Concern for NSW wheat crop

Concern for NSW wheat crop


Cropping
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For the first time since 2001, NSW Department of Primary Industries (DPI) has identified significant levels of the leaf disease, septoria tritici blotch (STB), in commercial wheat crops in NSW.

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For the first time since 2001, NSW Department of Primary Industries (DPI) has identified significant levels of the leaf disease, septoria tritici blotch (STB), in commercial wheat crops in NSW.

Speaking during the 2016 Henty Farm Machinery Field Days, DPI plant pathologist, Andrew Milgate, said cases of STB infection were confirmed in Narromine, Forbes and Young district wheat crops and recently STB was confirmed in a Coolamon wheat crop.

“The severity of infection is concerning and we urge growers and agronomists to be vigilant and maintain crop inspections to determine if STB or other diseases are present,” Dr Milgate said.

“Mild, wet conditions continue to favour disease development - we advise growers obtain correct identification of any pathogen and take actions recommended by an agronomist.

“While STB has been uncommon in NSW for more than a decade, it has become a significant foliar disease in the high rainfall regions of Victoria, South Australia and Tasmania.

Wheat disease: Speaking in the GRDC tent at the Henty Field Days, NSW DPI plant pathologist, Andrew Milgate, advised growers to be on the lookout for STB which hasn't been seen in NSW for 15 years. Photo: supplied.

Wheat disease: Speaking in the GRDC tent at the Henty Field Days, NSW DPI plant pathologist, Andrew Milgate, advised growers to be on the lookout for STB which hasn't been seen in NSW for 15 years. Photo: supplied.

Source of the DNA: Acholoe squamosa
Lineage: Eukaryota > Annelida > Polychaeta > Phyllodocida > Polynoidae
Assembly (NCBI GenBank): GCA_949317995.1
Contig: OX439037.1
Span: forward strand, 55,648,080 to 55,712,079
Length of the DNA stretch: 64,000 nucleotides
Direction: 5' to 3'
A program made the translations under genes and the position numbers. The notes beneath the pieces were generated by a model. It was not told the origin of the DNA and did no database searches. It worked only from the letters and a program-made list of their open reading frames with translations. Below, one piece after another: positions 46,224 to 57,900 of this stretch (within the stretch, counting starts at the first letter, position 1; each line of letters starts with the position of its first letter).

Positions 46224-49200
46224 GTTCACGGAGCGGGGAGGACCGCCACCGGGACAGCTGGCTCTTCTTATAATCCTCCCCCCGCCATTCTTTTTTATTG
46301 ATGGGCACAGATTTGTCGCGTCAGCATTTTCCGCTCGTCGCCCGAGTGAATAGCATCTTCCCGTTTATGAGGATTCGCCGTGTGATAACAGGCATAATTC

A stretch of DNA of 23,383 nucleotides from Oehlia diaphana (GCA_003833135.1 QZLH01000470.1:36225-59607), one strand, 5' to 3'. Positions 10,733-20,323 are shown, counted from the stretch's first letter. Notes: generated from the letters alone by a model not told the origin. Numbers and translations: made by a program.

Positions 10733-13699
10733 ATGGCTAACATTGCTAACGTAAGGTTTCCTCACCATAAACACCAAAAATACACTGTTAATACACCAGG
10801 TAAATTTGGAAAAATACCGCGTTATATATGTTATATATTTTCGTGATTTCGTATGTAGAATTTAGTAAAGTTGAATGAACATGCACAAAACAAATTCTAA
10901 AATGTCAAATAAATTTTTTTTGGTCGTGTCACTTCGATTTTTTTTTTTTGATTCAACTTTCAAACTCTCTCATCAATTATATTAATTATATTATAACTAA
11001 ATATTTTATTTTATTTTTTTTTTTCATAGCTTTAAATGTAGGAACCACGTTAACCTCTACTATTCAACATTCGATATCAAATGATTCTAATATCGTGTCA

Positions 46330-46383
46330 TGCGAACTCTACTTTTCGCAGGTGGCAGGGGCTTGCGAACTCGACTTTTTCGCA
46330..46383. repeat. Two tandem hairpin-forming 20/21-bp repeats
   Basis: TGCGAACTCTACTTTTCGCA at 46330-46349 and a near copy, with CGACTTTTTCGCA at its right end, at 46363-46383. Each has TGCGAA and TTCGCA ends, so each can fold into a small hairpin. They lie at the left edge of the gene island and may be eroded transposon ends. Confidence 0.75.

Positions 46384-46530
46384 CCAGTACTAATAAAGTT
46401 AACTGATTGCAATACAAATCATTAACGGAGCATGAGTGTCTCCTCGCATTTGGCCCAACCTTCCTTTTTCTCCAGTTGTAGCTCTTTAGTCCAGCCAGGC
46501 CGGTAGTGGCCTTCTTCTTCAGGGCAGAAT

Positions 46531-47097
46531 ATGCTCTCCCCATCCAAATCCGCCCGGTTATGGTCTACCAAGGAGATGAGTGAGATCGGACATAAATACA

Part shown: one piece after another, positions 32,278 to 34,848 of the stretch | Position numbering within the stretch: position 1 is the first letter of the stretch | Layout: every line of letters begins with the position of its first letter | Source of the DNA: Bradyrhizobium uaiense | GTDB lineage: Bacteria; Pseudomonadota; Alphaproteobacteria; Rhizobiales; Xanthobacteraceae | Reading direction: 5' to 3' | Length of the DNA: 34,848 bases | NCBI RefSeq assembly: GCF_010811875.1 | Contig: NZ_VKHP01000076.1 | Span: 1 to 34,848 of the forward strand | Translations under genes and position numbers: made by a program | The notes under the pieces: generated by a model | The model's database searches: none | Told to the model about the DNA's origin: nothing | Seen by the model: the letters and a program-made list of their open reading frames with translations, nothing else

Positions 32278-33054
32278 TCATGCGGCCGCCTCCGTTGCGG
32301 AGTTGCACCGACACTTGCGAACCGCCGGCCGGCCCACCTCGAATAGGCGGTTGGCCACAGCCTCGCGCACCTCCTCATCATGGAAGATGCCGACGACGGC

“Re-emergence of STB in NSW poses a threat to early sown crops in high rainfall areas - risk of widespread infection and subsequent crop loss in low to medium rainfall areas of NSW remains low.”

In most cases the disease has occurred alongside yellow leaf spot (YLS) and in some the combined severity of infection has warranted advice to spray with fungicide to prevent further losses of leaf area.

Dr Milgate said changes in virulence to variety resistance and the development of fungicide resistance in the Australian STB population was of particular concern.

“In the last 12 months, triazole fungicide resistance has been confirmed in additional isolates collected from Victoria, South Australia and Tasmania.

“Now isolates containing resistant mutations have been confirmed in NSW,” he said.

Integrated approach to leaf disease control

The NSW wheat belt has seen great rain during the growing season: and with the prospect of an outstanding 2016 grain harvest, despite some loss due to water logging and flooding, NSW DPI Wagga Wagga plant pathologist, Andrew Milgate, is advising NSW wheat growers to take steps to mitigate further loss by treating crops likely to be infected by septoria tritici blotch (STB). 

Be vigilant, Dr Milgate warns wheat growers.

“Early screening of resistance levels shows most fungicides will be effective in the paddock and to avoid further losses in efficacy growers are urged to use multiple strategies against STB,” Dr Millgate said.

“An integrated approach to disease control should include mixes or rotations of fungicides, crop rotation and avoid susceptible cultivars to reduce inoculum. 

The severity of infection is concerning and we urge growers and agronomists to be vigilant and maintain crop inspections to determine if STB or other diseases are present. - Dr Andrew Milgate

“Integrated disease management aimed at reducing the disease burden on crops will lift yields and help prevent fungicide resistance.”

It is critical growers adopt strategies to reduce selection rates of further mutations, to maintain and extend the useful life of currently available fungicides, according to Dr Millgate.

“One strategy which is expected to slow the selection of strains with higher resistance is to mix or alternate different azoles,” he said.

“In crops where two fungicide applications are used, different actives should be used each time.”

Dr Millgate said STB infections produce distinctive black fruiting bodies in necrotic (dead) lesions, which develop three to four weeks after infection.  

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